With the Natal Sharks set to play in Abu Dhabi, John Smit is convinced the UAE could be a perfect place to stage even bigger rugby events.
Smit's scars of victory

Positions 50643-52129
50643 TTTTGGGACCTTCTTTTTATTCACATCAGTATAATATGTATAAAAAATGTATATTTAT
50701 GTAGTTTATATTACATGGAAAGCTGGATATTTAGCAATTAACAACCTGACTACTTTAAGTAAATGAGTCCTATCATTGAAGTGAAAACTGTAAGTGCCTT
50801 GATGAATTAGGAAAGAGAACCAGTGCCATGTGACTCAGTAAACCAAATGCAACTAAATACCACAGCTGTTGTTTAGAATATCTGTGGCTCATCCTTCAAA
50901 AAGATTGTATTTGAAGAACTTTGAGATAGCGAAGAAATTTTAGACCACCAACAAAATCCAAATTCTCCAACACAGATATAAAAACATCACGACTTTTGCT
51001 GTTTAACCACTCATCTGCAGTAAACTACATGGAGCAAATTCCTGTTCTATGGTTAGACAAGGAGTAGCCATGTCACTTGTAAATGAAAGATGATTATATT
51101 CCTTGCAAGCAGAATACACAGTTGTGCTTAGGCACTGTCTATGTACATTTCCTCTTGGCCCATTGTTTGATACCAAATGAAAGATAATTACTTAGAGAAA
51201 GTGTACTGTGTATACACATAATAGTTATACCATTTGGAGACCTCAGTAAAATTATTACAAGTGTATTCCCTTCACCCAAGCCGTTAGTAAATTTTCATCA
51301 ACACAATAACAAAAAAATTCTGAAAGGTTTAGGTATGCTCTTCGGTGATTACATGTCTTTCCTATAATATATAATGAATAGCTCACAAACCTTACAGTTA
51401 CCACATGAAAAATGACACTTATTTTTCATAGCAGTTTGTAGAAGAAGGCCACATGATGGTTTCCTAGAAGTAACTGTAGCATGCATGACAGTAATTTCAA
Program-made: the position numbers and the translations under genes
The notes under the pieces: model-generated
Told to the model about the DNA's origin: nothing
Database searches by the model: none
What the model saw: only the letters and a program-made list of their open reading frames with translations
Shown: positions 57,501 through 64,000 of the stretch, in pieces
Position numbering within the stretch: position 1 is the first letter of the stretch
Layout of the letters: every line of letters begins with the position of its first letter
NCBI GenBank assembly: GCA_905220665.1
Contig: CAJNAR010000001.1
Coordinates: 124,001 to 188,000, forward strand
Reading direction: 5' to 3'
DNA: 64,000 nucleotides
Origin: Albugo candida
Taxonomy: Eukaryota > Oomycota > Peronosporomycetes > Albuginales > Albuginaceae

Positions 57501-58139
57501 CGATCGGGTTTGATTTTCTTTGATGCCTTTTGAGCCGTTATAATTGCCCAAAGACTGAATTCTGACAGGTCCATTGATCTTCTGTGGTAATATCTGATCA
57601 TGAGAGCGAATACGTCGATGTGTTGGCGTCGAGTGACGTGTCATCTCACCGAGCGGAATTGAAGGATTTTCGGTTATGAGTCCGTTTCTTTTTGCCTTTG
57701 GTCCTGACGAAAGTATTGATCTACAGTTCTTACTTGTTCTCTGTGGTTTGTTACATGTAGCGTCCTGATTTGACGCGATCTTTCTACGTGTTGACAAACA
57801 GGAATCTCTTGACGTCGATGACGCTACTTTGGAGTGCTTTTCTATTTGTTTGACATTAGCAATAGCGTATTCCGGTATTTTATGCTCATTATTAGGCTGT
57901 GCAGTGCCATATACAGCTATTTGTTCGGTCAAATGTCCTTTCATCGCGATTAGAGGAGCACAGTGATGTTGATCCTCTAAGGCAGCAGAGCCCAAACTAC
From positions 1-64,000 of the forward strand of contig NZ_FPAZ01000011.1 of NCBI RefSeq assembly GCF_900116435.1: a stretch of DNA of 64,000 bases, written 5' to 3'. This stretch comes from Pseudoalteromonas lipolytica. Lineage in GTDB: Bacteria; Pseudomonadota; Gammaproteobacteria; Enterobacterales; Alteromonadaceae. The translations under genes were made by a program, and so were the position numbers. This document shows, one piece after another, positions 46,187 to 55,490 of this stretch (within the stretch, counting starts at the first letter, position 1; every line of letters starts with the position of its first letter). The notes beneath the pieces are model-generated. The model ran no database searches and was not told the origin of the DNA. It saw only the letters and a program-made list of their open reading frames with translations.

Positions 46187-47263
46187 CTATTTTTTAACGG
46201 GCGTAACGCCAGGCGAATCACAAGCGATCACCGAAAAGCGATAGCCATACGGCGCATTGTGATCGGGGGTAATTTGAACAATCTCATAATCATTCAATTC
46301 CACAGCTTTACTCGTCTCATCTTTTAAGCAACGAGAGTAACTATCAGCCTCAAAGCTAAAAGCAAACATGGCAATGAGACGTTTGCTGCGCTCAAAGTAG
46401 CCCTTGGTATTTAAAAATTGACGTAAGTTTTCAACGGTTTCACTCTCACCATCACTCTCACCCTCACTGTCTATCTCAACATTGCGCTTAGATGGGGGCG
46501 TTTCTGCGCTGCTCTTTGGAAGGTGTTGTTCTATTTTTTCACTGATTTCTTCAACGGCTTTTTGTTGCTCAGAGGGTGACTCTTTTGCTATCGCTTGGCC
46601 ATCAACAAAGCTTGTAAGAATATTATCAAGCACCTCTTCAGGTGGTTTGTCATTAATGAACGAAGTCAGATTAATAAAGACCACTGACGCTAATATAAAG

He slides over his mobile and there is the picture of John Smit cradling his newborn son.Tyron John Smit has the same fiery red hair, but his father is hoping he won't develop the same physique that has made him the cornerstone of South African rugby for the past four years. "Hopefully he will be a backline player," laughs Smit. Rugby is already a part of little TJ's life, and he, and sister Emma, two, will determine just how long John carries on playing. The Boks captain since 2004, he feared it would be all over after leading them to a momentous World Cup win 13 month ago. But the new coach, Pieter de Villiers, had witnessed Smit's influence and leadership and a switch from hooker to tighthead prop could well see him help them defend their crown in New Zealand in three years' time. "The coach talks about it all the time and this is obviously why he has tried to push this positional change to get a bit more longevity out of my career and see if it can take me to the next World Cup," reveals Smit. "It's not impossible. I'll be 33 then and I don't think it's that old. But I think I'd be stupid to say now that my goal is to make the next World Cup because you never know what will happen. "There was a time after the last World Cup when I thought that was it. I didn't think I would be selected again because Jake White had relinquished his post as coach and we were not certain whether the new coach was a fan of mine. "My gut said that I'm now playing in France [playing for Clermont], far away, and the new coach would probably want a clean slate, but I was wrong. Here I am now, still going. I think it's in me, but it's down to my family and my body." The Springboks and family are uppermost in Smit's mind; his biggest loves. He left Clermont after just one season to return to the Natal Sharks so he could continue playing for his country. But, in fulfilling his commitment to the national team, he also had to leave Tyron and Emma with wife, Roxanne, to embark on South Africa's current UK tour. He admits: "It has been hard and I have had to watch the first four of weeks of his life on my apple mac, and thank goodness for the likes of Skype! "Tyron was born on Oct 25, the day before the Currie Cup final. He watched his first rugby game at one day old and we won the final [against the Bulls] so he was fortunate. "Then I had to leave him and the family on the Tuesday for five weeks away for work. It's not easy, but this is the sacrifice we have to make. Being a father changes you and what it has provided for me is perspective. "The day you have a child you realise your sole purpose is to provide and cherish your children. Before that, you are thinking about yourself. "Now it's amazing how everything seems so insignificant to whatever your child needs at that moment and for the rest of his or her life. "During the season, the tough part of the week is always the Monday or Tuesday and you can come back home at around 6-6.30 in the evening and they have only about another half of hour of sitting awake or bathing and it will be the best 30 minutes of the day I tell you. "Once you've had one child you wonder, why did I wait so long? it's so rewarding. But I also know I am going to have to face challenges now with what happens to my rugby career." He adds: "In France it was challenging for me and my wife, but we had a lot of time with each other. "In South Africa it's different. You can go on a five-week tour in Super 14 to play in Australia or New Zealand and then a tour with your country at the end of the season to the UK, or a Tri Nations series. You are spending a good five or six months away from home and there's no way I could sustain being away from home this much during these really great years of my children's youth. "I won't sacrifice my time at home for something I'm not passionate about. I look at what the guys have to go through these days and it would be virtually impossible to find a wife! "I was lucky I first met mine at 11, dated at 17 and married eight years later. She knew me when I was a fat little redhead and before I started playing pro rugby so I've been fortunate she's grown up with me through all these challenges." The World Cup success was one major challenge he overcame, but Smit still has goals as he prepares to face England again today in his 81st Test - breaking Os du Randt's record for a forward. A century of Tests beckons and Percy Montgomery's record of 102, but he vows to earn that accolade on merit rather than sentiment. I mention how David Beckham has achieved that landmark for England's football team through fleeting substitute appearances in recent times. Would he want the same? "I know exactly what you are saying and I could fall into that trap easily being the captain," admits Smit, sporting four stitches in the bridge of his nose, some of the scars of bruising, battling wins against Wales and Scotland. "Often you get ahead on selection because of what you bring apart from your ability to play the game and it's not something I would be comfortable with. "I have had many chats with the coach about making sure that I am the best at what I do before I can captain the team. I feel you cannot bring anything to the team even from a leadership perspective because you are not bringing your part of the bargain first; that's to be in the team on merit. It would be a dream to make it to 100, but it still feels a long way away." The Lions tour in June is the next target and in the build up to that, he expects the toughest test of his new positional switch to come at Twickenham today. Smit has been understandably frustrated by the questioning of his new role, but he hopes he can confound the critics and help the Boks make it three wins out of three on tour. "I played as a tighthead prop at high school and until I was 22 when I then moved to hooker," he fires back. "I thought the comments would simmer down, but I am still getting questions. Everyone expected me to get crumpled into a thousand pieces, but I wouldn't have taken up the challenge if I could not have held my own. "It's been in my mind since France when I was thrown in at the deep end to do it for Clermont. I quite enjoyed it and talked to the coach about it here and we took it a step forward. "At this stage of my career I just want to play. I think I'll know when the time comes to go and that's when I'm not pulling my side of the bargain for the team. I won't try to milk it through as many Tests as I can and I'll stop when I'm not good enough. "I don't think I have done too bad so far. I am using these games to see if the position is a viable option, especially for the Lions series. The game with England will obviously spark memories of their dramatic World Cup final meeting in Paris which South Africa won 15-6. Both sides have undergone changes since then, particularly on the coaching side with Martin Johnson now in charge of England. Smit, confident his side will get better, adds: "I always thought it would be on the cards for Martin. Once you have spent so much of your life in the game and got so much out of it, a guy like Martin would be wasted not being involved and I could not see any other role for him other than the highest one. "He's got such stature within the game and achieved the ultimate prize with England. People might doubt his coaching ability, but when he won the World Cup he was being coached by Clive Woodward who was being touted as one of the best in the world. So he would not be a fool in how to prepare for a Test match. "More than anything Martin has a wonderful status and that's all you need at that level. He would inspire the younger guys. "If someone said to me, Martin Johnson was coming to coach he Sharks I would see that as a wonderfully exciting opportunity. "Man management and motivation are two key aspects at this level. There's only so much you can improve on guys who are already playing at this level." Smit may well follow Johnson's path in the future as he added: "A lot of people think it's something I should get into. "I tasted a bit of it this year when I was injured and did some work for the Sharks Under 19s side. "I was sceptical at first, but it was quite rewarding at the end. I don't think it's a decision I can make on my own though. It will rely heavily on whether it's viable to carry on being away from home as much as I am now. "But rugby will never lose me. The experiences I have gained and what I have been given is just amazing and I won't hang up my boots and say that's it. "I don't want to die with all the experiences I have inside of me. I want to give back whether it's as an adviser or helping young guys get through the first years of professionalism. I am very passionate about the Sharks and the Springboks and I am passionate about growing the game of rugby around the world." You would be hard pressed to find a better ambassador. Well-respected and well-bred in the new South Africa after apartheid, Smit has united the Boks, just like Francois Pienaar did 13 years ago. The two will be in Dubai next week for a World Cup captains dinner and Smit, hailed by Victor Matfield as his country's best-ever captain, remains humble. "I've been blessed in every single way, but never in a million years did I think all this would happen to me," he says modestly. "I watched Francois lift that cup at 17 when I was still at school. At the time, I said to myself that is the most unbelievable experience. I never imagined that would happen again, let alone happen to me. "When you look back at what you have achieved and got to lift that trophy, 12 years after Francois did and see, on both occasions, how much of a positive influence it had on your country, that's amazing. "Francois, a number of his squad, and the team manager, Morne du Plessis, from the 1995 victory actually came to see us at our hotel on the Friday before the World Cup final. |"They gave us our jerseys and quite a big talk. It was very motivational. Their message was clear. We did it in '95, but our story is done now; it's time for a new story and we really believe you guys are the next chapter. "That was quite humbling from guys who had done it. They weren't jealous of the fact we were in the same position, but they were urging us on so that we could create another chapter. "The next day the President of South Africa, Thabo Mbeki, came to wish us well. It doesn't get any bigger than that. "It helped, without a doubt. The pressure, the nerves and the tension around that week, and the last two weeks, was massive and to have something like that inspired us so much." Smit says that win has given him inner peace, taking away some pressure in one of the toughest jobs in sport. He adds: "It gives you a lot of inner confidence. It gives you that settled feeling and you feel you can achieve anything in front of you because you have achieved the biggest goal that's out there for a rugby player. "It's like being on a really good wave. Quite difficult to catch at first, but once you are on the crest it just keeps going. "We realised what it really meant when when we got home and saw the support from thousands and thousands of people. "Even a year later, everywhere I go, people still stop and say congratulations on winning the World Cup. People in South Africa were so grateful and thankful for something like that. It was something we really needed, you know. "For me, winning it has given me a peace. You spend all these years training and working hard to play rugby and not many get to top it off with the ultimate prize. "Having done that and having a few years left, I've found that inner peace is a wonderful thing to have. I've found that I've enjoyed myself so much more post-World Cup because you are not forced to play or to chase the next trophy or the next pay cheque. You are driven by passion." The latter statement is ironic considering another passion is cars, something which has brought him good and bad experiences. "In life you learn along the way and often try certain things, but as a rugby player because you don't get educated or sometimes have the experience to make calculated decisions, you get yourself in businesses that don't work," he reveals. "You make stupid mistakes of getting into business with friends and then you pay your dues. Mine was a Chevrolet car dealership. "When you get involved in a serious business that it was, and you are not there all the time, then it is a recipe for disaster. I learned that lesson quickly and it was a valuable one. I lost a lot of money. "I have told my wife I'll never be wealthy because I can't stop buying cars. I've got four, including a 1965 Ford Mustang, which is my favourite. One thing I am missing is something European and fast like an Audi R8 or a Lamborghini. "We are going to start building our new house in January in Durban so it's going to have six garages." If Smit, also a resort developer with the Elan group, carries on playing rugby until the next World Cup, he might be advised to make a bit more room in his trophy cabinet too.